Friday, July 19, 2013

A new (even worse) version of NCLB is on the table

It's been 12 years since Bush signed the No Child Left Behind Act into law with support from the Democrats.
After 6 years of failed attempts to reauthorize NCLB, a new bill, named as you might expect -- the Student Success Act --  has been brought to the House floor for a vote. But this bill is even worse than than the old one -- if that's possible.  The latest version is sponsored by  Rep. John Kline (R-Minn.), a Romney/McCain conservative with presidential ambitions, who chairs the House Education and Workforce Committee. Kline has enriched himself and his campaign coffers by fronting for education profiteers and the student-loan banking industry.

Kline has championed linking teacher evaluations to student test scores—but on Thursday he backed killing the requirement, leaving it up to the states, most of which are all too eager to use the link to punish teachers and bust union contracts.

But while it does essentially get rid of Common Core standards -- not a bad thing in my opinion -- the so-called Student Success Act still  preserves the standardized testing regimen in reading and math first imposed by No Child. It severely cuts federal funding for the neediest kids and their schools, locking sequestration cuts into place. And it basically returns schools to the states' rights era when racial segregation was the law of the land.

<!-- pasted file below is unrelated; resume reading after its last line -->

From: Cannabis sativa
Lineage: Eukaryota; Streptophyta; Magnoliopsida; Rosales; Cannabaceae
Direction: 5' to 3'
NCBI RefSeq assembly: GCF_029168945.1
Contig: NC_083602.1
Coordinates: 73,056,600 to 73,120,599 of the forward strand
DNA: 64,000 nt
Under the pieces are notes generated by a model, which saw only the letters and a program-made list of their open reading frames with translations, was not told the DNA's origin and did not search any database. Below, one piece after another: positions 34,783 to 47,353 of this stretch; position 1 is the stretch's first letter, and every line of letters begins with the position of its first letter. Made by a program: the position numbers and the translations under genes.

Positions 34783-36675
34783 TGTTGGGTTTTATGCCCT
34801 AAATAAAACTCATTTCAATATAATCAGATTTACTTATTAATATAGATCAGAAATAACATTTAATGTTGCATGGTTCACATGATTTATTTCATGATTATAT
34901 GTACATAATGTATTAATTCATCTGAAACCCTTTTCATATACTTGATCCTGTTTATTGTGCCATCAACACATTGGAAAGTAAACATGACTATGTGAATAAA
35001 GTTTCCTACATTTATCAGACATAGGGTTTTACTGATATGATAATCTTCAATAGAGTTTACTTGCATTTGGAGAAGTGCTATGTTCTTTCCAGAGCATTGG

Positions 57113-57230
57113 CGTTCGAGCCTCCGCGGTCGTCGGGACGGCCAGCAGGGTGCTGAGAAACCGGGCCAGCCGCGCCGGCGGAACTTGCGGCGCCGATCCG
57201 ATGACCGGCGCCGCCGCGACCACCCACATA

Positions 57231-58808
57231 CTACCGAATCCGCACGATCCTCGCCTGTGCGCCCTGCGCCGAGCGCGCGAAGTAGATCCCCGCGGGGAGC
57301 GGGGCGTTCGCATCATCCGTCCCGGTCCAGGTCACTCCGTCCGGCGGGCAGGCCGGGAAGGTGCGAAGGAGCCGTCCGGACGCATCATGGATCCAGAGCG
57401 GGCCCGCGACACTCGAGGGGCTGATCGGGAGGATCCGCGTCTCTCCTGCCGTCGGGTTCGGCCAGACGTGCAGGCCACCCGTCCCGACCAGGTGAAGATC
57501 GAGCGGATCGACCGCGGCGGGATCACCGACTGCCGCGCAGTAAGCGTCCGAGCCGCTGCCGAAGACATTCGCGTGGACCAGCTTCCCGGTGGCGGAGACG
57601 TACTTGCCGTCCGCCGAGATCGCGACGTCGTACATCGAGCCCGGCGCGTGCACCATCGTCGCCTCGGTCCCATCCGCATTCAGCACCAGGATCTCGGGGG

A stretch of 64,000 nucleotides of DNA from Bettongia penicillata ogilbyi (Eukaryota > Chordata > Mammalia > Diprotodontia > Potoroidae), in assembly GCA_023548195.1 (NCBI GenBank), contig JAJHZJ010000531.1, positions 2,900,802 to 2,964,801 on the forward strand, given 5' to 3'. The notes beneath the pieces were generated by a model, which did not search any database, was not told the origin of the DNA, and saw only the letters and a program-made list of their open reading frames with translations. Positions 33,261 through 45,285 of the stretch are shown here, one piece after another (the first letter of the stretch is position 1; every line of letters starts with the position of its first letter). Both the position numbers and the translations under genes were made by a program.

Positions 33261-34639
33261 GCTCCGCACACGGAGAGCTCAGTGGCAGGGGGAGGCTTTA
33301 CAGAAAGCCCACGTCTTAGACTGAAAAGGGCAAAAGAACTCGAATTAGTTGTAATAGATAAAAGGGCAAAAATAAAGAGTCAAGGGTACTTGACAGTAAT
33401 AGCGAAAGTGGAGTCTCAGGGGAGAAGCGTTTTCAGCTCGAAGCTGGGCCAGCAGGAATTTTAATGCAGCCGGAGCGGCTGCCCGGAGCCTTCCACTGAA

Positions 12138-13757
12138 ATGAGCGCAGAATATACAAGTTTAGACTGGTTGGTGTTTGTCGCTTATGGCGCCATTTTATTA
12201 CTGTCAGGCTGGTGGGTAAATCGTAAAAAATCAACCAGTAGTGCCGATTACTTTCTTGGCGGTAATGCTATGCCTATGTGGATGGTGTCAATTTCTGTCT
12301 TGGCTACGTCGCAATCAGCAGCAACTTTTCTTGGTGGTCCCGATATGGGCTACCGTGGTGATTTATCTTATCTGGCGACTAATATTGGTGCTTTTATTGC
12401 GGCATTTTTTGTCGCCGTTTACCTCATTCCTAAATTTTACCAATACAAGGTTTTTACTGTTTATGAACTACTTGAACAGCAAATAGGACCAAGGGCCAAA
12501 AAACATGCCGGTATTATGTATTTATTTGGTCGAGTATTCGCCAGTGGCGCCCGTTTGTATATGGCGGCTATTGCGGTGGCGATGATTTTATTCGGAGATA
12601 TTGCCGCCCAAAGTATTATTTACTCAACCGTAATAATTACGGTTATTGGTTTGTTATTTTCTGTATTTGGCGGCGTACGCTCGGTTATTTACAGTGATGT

During a six-hour debate Thursday, though, one point of unanimity emerged: Republicans and Democrats want almost nothing to do with President George W. Bush’s signature 2001 education law. The bill would repeal the federal requirement that schools make “adequate yearly progress” – the heart of No Child Left Behind. States would still be required to test students in reading, math and science, but they could set their own standards and punish failing schools in their own way. -- Politico
While the Student Success Act will likely pass in the House, Republicans will probably have to wait until after the mid-term elections, when they are likely to gain the majority in the Senate needed to make the bill law. Obama has promised to veto it. But Obama has promised a lot of things.  Democrats are attacking the bill for retreating from the civil rights protections that they said the original law was meant to provide -- but didn't. The problem is that the Democrats have no viable alternative to offer except a rehash of NCLB in the form of Arne Duncan's Race To The Top, and couldn't get anything passed if they did.

On second thought, I should never underestimate the willingness of Dems and some union leaders to cave in and play ball with anti-public-school conservatives on this to preserve their "seat at the table". Maybe a tweaked version of the bill could make it through the Senate after all.

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